Moderate Drinking Has No Health Benefits, Large Review of Studies Concludes

An older couple drinks wine together at a restaurant.
(Image credit: Monkey Business Images/

A glass of wine with dinner has long been touted as heart healthy, but the scientific evidence for this claim doesn't pass muster, according to a new analysis of past research.

Researchers reviewed 87 studies that found a link between moderate drinking and longevity, and they found major problems with way the studies were designed. Their analysis calls into question the idea that alcohol may be linked with a longer life.

In fact, taken together, the data from all of these studies revealed that the people who end up the healthiest are those who barely drink, the researchers said.

"From a scientific standpoint, the relationship between alcohol consumption and health is obviously very important, and is a very controversial area," Dr. Tim Naimi, a physician and researcher at Boston Medical Center and co-author of the new review, told Live Science.

"We know that drinking too much is clearly bad for you — it kills about 100,000 people each year in the United States," Naimi said. But the other side of the question, that is, whether there are benefits of drinking a little alcohol, has been harder to answer, he added. [7 Ways Alcohol Affects Your Health]

"For the past 20 years many people have believed that 'moderate drinking' may be good for your heart," Naimi said, "but research doesn't actually back this up."

In the new analysis, published today (March 22) in the Journal of Studies on Alcohol and Drugs, the researchers combined information from previous studies that included a total of almost 4 million participants. Some of the studies spanned decades. Over the course of these studies, about 370,000 of the study participants died.

One major problem in most these studies, the researchers found, was that the researchers on these past studies compared moderate drinkers (people who have up to two drinks per day) to people who don't drink, or abstainers, without sufficiently accounting for the differences between them.

For example, many abstainers stay away from alcohol because of existing health issues, or because they had problems with excessive drinking in the past. Therefore, if moderate drinkers appear to have a health advantage, it could be because they are generally healthier than abstainers, and not because of they drink alcohol. (Only 13 of the 87 studies defined abstainers as people who had never drunk in their lifetime.)

When the researchers accounted for these differences, moderate drinkers lost their apparent tendency to live healthier, longer lives. "Compared with nondrinkers, so-called moderate drinkers had no survival advantage," Naimi said.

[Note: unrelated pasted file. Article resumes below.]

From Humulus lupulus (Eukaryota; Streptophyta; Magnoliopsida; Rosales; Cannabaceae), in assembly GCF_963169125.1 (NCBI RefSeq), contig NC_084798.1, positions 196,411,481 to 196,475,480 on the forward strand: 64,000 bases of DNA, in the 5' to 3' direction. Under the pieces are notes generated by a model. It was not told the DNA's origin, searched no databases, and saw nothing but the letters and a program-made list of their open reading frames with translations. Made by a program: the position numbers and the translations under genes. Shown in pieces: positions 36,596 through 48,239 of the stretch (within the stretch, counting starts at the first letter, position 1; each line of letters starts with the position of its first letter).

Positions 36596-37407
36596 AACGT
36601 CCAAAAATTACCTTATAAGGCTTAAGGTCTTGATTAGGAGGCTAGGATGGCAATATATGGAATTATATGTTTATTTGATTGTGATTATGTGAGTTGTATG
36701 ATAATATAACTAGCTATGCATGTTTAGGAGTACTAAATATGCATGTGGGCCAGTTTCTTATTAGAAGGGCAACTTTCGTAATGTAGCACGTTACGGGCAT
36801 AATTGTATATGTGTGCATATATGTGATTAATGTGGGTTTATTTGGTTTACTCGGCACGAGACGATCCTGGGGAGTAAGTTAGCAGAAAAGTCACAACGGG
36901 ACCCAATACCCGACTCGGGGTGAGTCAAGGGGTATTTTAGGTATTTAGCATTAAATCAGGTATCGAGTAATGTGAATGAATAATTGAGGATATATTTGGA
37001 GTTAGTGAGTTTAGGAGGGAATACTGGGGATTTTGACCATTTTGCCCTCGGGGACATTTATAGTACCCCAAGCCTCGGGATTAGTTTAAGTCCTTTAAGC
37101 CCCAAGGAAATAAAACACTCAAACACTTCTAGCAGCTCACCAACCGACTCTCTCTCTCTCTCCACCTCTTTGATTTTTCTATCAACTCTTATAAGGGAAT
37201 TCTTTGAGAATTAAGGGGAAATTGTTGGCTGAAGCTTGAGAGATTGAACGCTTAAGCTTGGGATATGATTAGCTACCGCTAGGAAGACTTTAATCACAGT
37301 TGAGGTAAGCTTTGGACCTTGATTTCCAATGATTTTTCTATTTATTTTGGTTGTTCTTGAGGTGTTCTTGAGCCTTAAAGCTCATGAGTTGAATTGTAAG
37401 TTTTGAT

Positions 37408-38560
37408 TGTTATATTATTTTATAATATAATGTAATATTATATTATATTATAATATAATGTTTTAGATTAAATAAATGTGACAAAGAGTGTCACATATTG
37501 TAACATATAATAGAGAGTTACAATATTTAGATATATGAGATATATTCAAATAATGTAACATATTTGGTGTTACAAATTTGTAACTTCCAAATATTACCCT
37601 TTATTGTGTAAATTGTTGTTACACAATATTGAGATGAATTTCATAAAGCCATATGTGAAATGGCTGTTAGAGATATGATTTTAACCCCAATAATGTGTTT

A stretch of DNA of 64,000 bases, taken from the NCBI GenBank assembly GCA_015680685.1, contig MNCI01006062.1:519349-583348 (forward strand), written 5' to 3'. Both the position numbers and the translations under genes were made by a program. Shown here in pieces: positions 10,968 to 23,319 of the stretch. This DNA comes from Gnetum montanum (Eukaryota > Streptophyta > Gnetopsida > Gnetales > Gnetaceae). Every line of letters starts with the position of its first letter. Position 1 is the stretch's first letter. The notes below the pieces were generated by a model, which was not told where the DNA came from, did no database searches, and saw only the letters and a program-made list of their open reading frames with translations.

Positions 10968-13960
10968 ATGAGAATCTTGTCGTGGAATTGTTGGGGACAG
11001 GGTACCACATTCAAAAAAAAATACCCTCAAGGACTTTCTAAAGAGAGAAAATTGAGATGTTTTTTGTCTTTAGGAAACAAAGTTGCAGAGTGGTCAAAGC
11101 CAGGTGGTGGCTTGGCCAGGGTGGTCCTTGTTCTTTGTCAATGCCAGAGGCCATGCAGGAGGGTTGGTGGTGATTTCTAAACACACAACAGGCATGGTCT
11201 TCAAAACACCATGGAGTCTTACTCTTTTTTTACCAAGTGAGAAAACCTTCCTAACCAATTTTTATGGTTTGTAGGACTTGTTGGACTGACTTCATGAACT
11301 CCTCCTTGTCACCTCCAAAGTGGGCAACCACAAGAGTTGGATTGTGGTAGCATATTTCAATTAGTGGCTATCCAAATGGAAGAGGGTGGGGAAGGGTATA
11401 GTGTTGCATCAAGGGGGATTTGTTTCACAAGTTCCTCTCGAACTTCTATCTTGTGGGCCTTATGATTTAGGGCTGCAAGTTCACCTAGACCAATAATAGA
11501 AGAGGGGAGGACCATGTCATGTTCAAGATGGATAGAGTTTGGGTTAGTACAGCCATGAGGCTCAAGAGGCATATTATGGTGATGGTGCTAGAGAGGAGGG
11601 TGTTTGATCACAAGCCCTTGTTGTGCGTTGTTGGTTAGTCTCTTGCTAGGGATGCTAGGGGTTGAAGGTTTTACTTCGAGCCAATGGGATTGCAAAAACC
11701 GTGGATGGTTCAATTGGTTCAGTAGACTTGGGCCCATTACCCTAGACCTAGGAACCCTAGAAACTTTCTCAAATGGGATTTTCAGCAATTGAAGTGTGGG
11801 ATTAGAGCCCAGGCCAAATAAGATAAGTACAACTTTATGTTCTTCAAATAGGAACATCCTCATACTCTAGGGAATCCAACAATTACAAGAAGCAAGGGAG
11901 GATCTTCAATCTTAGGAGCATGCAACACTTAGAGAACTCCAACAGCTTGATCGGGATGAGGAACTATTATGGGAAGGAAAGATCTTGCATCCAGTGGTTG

It turned out that among the drinkers, the group that actually did the best was the group the researchers called occasional drinkers. "These people drank at most one drink every 10 days," which is too little alcohol to provide any health benefits, he said. This finding highlights the idea that it is the other characteristics of these occasional and moderate drinkers that lead to their longer lives. [11 Interesting Facts About Hangovers]

For example, one such characteristic is that occasional and moderate drinkers are more likely than abstainers to belong to higher socioeconomic classes — a factor that was ignored in most studies. "People who drink moderately are actually the most socially advantaged people, and therefore more likely to lead healthier lives," Naimi said.

In other words, moderate drinking coincides with — rather than causes —  a healthier outcome.

"One of the biggest limitations in this area of research is that there have been no randomized, gold standard type of studies, the kind that we would use to evaluate a new pharmaceutical product, for example," he said.

In addition, past studies have linked moderate drinking to a variety of health benefits including implausible ones, such as a lower risk of deafness, and contradictory outcomes, such as lower risk of liver cirrhosis, said co-author Tim Stockwell, director of the University of Victoria's Centre for Addictions Research in British Columbia, Canada.

"Either alcohol is a panacea, or moderate drinking is really a marker of something else," Stockwell said in a statement.

The limitations in the past studies could result from observational studies' tendency to take their data from large cohort studies, primarily designed to investigate cancer or heart disease. "They weren't really designed to study alcohol, so a lot of them include very limited questions about people's drinking, often collecting information about somebody's drinking at one point in time," Naimi said. "That's why they should be taken with a big grain of salt."

The new findings do not mean people should not enjoy a glass of wine, but rather that they shouldn't drink alcohol in the hope of health benefits, he said.

He recommended that people who decide to drink follow the U.S. dietary guidelines for alcohol consumption. The guidelines suggest that men drink no more than two drinks per day, and that women drink no more than one drink per day.

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Bahar Gholipour
Staff Writer
Bahar Gholipour is a staff reporter for Live Science covering neuroscience, odd medical cases and all things health. She holds a Master of Science degree in neuroscience from the École Normale Supérieure (ENS) in Paris, and has done graduate-level work in science journalism at the State University of New York at Stony Brook. She has worked as a research assistant at the Laboratoire de Neurosciences Cognitives at ENS.